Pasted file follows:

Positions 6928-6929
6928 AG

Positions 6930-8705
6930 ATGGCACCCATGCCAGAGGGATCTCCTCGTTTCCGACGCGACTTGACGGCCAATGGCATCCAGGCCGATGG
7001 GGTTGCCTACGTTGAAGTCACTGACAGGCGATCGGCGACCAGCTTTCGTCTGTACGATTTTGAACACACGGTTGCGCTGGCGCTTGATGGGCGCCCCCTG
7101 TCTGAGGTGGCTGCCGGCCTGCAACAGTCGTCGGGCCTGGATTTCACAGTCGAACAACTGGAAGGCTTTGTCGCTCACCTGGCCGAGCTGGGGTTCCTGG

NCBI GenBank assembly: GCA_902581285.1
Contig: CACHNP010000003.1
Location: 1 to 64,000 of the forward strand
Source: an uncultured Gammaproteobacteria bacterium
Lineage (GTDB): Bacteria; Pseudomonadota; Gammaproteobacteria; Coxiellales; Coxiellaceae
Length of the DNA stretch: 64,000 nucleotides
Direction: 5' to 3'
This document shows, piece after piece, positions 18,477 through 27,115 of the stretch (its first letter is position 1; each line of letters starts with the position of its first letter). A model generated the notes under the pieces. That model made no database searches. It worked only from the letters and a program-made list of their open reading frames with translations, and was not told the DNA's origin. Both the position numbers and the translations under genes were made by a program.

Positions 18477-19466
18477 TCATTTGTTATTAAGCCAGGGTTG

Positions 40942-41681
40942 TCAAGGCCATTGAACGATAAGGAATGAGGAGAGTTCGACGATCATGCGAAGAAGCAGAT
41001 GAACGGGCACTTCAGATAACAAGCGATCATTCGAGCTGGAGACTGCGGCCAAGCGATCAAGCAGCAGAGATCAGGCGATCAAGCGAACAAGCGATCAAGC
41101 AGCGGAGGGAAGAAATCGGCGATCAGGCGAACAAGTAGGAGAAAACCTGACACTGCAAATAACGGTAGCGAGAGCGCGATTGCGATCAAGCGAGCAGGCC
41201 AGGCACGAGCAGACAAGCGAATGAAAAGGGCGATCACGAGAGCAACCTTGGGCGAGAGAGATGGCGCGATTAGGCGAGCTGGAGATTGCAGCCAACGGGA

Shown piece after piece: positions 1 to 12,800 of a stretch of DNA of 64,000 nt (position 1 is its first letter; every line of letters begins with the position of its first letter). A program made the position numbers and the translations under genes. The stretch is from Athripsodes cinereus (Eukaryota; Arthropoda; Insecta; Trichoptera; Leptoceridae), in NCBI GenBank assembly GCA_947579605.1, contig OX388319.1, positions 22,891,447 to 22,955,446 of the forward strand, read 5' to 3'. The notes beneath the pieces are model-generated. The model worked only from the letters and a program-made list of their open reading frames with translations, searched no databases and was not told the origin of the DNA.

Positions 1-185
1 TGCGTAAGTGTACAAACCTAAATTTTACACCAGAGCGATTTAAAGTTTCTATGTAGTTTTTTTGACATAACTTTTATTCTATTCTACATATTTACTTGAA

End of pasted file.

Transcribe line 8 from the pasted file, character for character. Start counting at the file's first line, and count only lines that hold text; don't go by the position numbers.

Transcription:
Contig: CACHNP010000003.1